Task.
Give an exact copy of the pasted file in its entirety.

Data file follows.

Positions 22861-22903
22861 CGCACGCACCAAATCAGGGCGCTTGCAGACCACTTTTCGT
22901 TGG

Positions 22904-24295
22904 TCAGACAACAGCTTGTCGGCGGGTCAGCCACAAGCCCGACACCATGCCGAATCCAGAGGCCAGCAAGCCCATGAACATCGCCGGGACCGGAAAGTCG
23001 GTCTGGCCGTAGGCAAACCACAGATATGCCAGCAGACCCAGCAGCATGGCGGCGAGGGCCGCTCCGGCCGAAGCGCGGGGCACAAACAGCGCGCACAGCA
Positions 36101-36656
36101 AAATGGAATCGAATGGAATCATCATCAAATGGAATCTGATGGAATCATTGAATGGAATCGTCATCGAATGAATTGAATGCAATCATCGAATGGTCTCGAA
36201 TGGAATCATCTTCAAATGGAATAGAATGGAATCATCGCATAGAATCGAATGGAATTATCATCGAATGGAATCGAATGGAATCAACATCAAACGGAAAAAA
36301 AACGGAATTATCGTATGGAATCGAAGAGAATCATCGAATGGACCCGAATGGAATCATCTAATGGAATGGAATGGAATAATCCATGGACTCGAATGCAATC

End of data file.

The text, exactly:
Positions 22861-22903
22861 CGCACGCACCAAATCAGGGCGCTTGCAGACCACTTTTCGT
22901 TGG

Positions 22904-24295
22904 TCAGACAACAGCTTGTCGGCGGGTCAGCCACAAGCCCGACACCATGCCGAATCCAGAGGCCAGCAAGCCCATGAACATCGCCGGGACCGGAAAGTCG
23001 GTCTGGCCGTAGGCAAACCACAGATATGCCAGCAGACCCAGCAGCATGGCGGCGAGGGCCGCTCCGGCCGAAGCGCGGGGCACAAACAGCGCGCACAGCA
Positions 36101-36656
36101 AAATGGAATCGAATGGAATCATCATCAAATGGAATCTGATGGAATCATTGAATGGAATCGTCATCGAATGAATTGAATGCAATCATCGAATGGTCTCGAA
36201 TGGAATCATCTTCAAATGGAATAGAATGGAATCATCGCATAGAATCGAATGGAATTATCATCGAATGGAATCGAATGGAATCAACATCAAACGGAAAAAA
36301 AACGGAATTATCGTATGGAATCGAAGAGAATCATCGAATGGACCCGAATGGAATCATCTAATGGAATGGAATGGAATAATCCATGGACTCGAATGCAATC